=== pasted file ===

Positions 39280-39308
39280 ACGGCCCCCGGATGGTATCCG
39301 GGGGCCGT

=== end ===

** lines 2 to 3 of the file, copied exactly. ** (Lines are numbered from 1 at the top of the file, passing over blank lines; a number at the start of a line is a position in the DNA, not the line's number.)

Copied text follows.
39280 ACGGCCCCCGGATGGTATCCG
39301 GGGGCCGT